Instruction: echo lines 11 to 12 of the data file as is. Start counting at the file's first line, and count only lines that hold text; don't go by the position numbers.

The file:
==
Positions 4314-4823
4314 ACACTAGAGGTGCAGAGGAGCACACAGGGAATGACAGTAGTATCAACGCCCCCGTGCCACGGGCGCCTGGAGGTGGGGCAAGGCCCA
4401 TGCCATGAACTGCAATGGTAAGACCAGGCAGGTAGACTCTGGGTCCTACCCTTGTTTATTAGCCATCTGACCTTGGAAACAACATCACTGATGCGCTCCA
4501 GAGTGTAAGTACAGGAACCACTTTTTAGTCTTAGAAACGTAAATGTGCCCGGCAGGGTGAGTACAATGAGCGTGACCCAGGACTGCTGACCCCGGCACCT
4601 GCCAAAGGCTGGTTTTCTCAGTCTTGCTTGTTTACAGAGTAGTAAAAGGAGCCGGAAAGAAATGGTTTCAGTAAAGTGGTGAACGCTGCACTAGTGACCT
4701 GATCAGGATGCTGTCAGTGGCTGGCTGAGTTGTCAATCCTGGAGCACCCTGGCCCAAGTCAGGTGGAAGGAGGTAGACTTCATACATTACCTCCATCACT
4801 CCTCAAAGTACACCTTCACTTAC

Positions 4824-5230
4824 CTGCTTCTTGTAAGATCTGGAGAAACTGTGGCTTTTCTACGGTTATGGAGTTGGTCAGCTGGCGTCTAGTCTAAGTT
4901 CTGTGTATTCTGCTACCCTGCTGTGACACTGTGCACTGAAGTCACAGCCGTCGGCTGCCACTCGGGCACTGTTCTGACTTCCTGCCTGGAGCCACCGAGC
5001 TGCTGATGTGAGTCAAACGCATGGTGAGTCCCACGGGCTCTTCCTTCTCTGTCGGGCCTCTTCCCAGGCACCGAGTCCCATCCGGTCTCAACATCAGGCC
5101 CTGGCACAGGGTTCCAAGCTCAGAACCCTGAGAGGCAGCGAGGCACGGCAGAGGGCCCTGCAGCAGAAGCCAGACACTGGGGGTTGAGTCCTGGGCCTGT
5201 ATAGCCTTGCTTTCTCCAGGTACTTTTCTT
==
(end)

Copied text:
5001 TGCTGATGTGAGTCAAACGCATGGTGAGTCCCACGGGCTCTTCCTTCTCTGTCGGGCCTCTTCCCAGGCACCGAGTCCCATCCGGTCTCAACATCAGGCC
5101 CTGGCACAGGGTTCCAAGCTCAGAACCCTGAGAGGCAGCGAGGCACGGCAGAGGGCCCTGCAGCAGAAGCCAGACACTGGGGGTTGAGTCCTGGGCCTGT